Bitcoin’s energy consumption is one of the main issues dividing the cryptosphere and justifying the regulators’ relentless assault on it. While many critics claim that the network’s operation makes it one of the most energy-intensive systems on the planet, the latest report published by the firm Valuechain suggests otherwise. It reveals that the banking system consumes 56 times more energy than Bitcoin. Details in the following.
4 years of research and a new approach to calculate energy consumption
The report that unmasked the banking system was published by Michel Khazzaka, a computer engineer, who founded the payments consultancy Valuechain in 2021. Among other things, he took a new approach to estimating the energy consumption of the Bitcoin network for this research and analyzed four years of data. While the Cambridge Bitcoin Electricity Consumption Index, which is often used as a benchmark, estimates that Bitcoin consumes about 122 TWh per year, Khazzaka instead reports a consumption of 88.95 TWh per year.
To arrive at such an estimate, the founder of Valuechain took into account the average lifespan of bitcoin mining machines as well as the rate of creation of new computing materials. He then made a comparison with the banking system based on the creation and transportation of money, as well as the energy consumption of the latter’s physical infrastructure. Mr. Khazzaka came to the conclusion that the banking system consumes about 4,981 TWh each year, or 56 times more energy than bitcoin.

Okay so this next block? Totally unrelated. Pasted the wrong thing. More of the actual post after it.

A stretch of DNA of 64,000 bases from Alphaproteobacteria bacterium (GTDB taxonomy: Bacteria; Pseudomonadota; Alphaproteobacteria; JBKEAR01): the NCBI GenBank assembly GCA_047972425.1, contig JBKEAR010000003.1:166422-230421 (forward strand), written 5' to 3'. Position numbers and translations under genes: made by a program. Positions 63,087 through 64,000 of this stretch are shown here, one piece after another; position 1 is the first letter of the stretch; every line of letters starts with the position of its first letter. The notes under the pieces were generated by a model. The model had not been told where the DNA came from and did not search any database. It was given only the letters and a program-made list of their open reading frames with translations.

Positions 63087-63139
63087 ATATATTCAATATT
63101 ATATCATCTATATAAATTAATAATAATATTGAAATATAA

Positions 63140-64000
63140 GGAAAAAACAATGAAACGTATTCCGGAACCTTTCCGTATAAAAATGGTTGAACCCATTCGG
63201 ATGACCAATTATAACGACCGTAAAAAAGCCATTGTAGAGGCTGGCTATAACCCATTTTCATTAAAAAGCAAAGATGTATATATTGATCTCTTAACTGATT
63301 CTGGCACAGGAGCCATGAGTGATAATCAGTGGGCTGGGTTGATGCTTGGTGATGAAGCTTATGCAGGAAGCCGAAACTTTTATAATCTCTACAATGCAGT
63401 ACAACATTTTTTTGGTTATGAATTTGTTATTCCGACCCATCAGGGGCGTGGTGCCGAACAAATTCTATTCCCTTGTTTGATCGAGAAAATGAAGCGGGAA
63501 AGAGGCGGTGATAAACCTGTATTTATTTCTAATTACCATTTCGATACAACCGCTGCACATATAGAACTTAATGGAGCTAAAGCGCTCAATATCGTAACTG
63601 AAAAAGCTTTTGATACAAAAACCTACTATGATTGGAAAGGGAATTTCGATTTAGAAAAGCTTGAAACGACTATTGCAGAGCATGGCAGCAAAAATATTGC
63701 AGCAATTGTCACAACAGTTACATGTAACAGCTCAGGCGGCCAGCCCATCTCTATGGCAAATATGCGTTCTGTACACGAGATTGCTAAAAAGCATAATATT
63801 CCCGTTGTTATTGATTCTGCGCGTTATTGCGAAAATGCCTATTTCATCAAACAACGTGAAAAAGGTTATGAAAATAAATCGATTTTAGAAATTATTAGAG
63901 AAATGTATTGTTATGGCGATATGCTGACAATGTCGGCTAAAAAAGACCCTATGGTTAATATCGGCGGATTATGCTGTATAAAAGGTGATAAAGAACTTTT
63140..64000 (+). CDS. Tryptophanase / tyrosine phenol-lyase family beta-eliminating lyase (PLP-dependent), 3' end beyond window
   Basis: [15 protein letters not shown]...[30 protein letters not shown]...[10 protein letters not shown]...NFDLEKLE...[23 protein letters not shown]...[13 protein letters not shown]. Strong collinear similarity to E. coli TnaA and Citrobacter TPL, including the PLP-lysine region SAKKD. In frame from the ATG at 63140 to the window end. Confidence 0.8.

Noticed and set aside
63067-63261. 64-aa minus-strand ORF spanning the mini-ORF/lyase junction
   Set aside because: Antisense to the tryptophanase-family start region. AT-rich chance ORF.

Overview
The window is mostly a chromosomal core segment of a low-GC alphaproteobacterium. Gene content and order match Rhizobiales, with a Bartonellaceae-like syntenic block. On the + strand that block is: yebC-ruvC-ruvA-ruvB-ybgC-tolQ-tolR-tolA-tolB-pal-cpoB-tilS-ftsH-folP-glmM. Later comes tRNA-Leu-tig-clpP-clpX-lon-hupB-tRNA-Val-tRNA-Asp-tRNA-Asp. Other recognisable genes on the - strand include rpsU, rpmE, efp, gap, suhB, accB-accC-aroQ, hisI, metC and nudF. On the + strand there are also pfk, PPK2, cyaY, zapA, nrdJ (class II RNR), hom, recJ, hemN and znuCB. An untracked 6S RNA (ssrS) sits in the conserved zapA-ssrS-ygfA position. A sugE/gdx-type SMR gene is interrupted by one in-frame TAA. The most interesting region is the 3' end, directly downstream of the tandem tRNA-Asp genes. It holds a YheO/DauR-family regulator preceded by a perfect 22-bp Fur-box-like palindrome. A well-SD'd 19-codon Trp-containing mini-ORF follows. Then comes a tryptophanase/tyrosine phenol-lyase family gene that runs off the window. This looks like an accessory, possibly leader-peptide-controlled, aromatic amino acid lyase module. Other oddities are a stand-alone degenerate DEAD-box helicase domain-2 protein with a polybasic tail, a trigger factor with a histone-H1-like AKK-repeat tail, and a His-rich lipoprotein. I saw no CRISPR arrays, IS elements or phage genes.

Bitcoin transactions are much more efficient
Valuechain’s report also looked at the efficiency of the two systems and again argues in favor of bitcoin. In fact, it states that mass adoption of the Lightning network will allow Bitcoin to be up to 194 million times more energy efficient than a traditional payment system. “Lightning will allow Bitcoin to do more transactions without consuming more energy. And that’s magic,” Khazzaka said.
While critics might be tempted to accuse Valuechain’s founder of bias, he assures that his report is “biased in favor of the banking system.” In fact, he recommended that the latter adopt blockchain, or even bitcoin, to better serve their customers’ needs. “If they are brave enough with blockchain technology, it will improve their efficiency and scalability,” he concluded.
Needless to say, this report will be hotly contested by Bitcoin critics and defenders of the traditional financial system who are opposed to the emergence of cryptocurrencies. However, it does put Bitcoin’s energy consumption back into perspective as that of a financial system and no longer as a mere technological innovation.